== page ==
However… That was before I came up with my scheme to play some undead vs undead Warcry around Halloween. With ghosts and ghouls to be concentrating on over the next week or so the poor old greenskins have been popped once again onto the backburner – although I promise I’ll get to work on them properly in November.

By way of showing willing however, and putting my brushes where my mouth is when it comes to Orctober, I have made a start by painting up two of the boys. Here’s a thrower…

Bloodbowl Orc ConvertOrDie Wudugast (1)Bloodbowl Orc ConvertOrDie Wudugast (2)

… and here’s a black orc blocker (that being a heavily armoured thug who enjoys hitting people and has only a rudimentary grasp of sport – a normal orc in other words!). I reckon that for orcs the easier a number is to count to the better it is (a finger you’re using to count on being a finger that would be better used clenched into a fist and smashed into some git’s teeth after all) so the flashy, show-off thrower is number three, the highest number he could claim without getting a kicking from the black orcs, who’ve used their brute strength to claim the “best” two numbers available.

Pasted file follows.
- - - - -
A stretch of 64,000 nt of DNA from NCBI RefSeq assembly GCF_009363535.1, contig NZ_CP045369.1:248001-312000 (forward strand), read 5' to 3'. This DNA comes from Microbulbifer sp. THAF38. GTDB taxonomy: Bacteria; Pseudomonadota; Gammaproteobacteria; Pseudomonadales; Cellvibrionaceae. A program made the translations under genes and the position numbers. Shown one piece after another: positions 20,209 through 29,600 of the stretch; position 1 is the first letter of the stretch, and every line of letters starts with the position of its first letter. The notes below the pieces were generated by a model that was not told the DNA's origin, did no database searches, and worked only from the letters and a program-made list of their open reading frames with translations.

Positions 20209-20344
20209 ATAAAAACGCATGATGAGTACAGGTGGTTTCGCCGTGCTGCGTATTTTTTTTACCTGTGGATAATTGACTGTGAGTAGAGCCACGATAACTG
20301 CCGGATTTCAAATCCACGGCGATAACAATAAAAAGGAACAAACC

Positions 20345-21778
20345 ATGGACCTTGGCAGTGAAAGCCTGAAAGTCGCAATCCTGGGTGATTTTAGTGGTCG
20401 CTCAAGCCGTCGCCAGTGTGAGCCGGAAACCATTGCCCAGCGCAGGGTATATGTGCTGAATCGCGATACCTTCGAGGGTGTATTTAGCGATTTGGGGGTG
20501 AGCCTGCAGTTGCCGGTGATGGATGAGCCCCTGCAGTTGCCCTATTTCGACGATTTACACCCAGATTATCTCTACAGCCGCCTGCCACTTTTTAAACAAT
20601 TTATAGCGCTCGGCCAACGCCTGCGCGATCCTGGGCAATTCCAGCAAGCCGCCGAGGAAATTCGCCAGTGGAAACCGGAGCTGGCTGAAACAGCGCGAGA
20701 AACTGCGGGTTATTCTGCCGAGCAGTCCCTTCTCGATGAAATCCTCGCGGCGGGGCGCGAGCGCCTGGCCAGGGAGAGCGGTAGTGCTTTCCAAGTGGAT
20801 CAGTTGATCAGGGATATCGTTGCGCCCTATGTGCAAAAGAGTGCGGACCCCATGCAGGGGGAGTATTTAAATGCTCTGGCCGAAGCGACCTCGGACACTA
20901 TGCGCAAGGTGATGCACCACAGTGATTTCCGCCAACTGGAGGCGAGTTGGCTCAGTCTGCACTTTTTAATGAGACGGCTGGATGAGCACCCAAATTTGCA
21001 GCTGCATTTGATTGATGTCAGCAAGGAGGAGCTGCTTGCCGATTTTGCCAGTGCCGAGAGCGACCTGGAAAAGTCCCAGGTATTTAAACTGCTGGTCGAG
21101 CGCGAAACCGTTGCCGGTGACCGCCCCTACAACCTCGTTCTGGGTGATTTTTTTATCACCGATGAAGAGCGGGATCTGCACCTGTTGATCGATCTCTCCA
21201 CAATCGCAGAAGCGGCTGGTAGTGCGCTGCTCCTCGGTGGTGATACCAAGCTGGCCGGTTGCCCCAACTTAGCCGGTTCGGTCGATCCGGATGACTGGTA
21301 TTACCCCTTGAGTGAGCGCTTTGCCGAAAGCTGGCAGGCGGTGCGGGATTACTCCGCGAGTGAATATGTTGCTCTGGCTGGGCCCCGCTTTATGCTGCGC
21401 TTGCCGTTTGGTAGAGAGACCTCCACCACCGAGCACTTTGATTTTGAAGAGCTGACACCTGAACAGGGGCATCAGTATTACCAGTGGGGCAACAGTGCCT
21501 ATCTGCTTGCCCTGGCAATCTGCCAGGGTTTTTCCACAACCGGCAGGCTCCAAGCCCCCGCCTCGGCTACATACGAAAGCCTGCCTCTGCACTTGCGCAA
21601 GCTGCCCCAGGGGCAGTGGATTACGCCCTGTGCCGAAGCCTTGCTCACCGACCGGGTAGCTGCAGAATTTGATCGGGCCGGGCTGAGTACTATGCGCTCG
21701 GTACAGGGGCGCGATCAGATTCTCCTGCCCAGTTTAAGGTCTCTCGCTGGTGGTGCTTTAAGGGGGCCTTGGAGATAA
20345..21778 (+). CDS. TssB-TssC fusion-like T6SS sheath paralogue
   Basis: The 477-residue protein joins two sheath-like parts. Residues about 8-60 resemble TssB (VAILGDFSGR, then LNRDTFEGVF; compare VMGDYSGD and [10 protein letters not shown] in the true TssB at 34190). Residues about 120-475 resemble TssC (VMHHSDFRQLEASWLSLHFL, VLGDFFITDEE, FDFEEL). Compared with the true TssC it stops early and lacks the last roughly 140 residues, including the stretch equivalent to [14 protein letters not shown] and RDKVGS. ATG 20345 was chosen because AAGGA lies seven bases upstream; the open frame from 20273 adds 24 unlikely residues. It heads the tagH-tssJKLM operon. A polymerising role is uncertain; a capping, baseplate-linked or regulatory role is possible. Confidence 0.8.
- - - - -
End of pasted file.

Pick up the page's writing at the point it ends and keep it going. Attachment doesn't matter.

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After building up a large 40k greenskin army over the last decade I’m hopeful that the rest of the team should be fairly straightforward for me to paint, plus as one of the races in the (soon to be replaced) starter set alongside humans I presume they are relatively forgiving for a newcomer to the sport to play as well. Expect to see more of these as soon as the dead guys are dealt with, and nag me to get on with it if you don’t.


Gonna Smash ’em – Part 2

Roight! How about some more of dem orcs eh! After painting my first dwarf in years I naturally had to balance the scales by with a couple of the big green lads. First of all here’s a brute boss with a suitably wicked looking jagged claw.

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These orcs will be joining my Warcry warband which already has a perfectly suitable leader in the form of “not Gurzag Ironskull”, my personalised version of the Orc boss from Warhammer Underworlds (and if you need a reminder of how he looks here he is!)

That said I’m all in favour of having plenty of options so an alternative boss seemed like a good move. Inevitably I’ll now have to paint an even bigger and badder orc to keep the two of them in line, otherwise they’ll be sure to turn on one another in a brutal battle for dominance. In the meantime however, here’s all the brutes I’ve painted so far.

Orc Brute Group Wudugast ConvertOrDie

Speaking of options I also thought that an ‘ardboy with a shield would make for a nice addition to the crew. I used to really like these models but they’re definitely showing their age now, especially in comparison to the far more detailed and textured Brutes. I still have a soft-spot for them though so I may well do a few more at some point.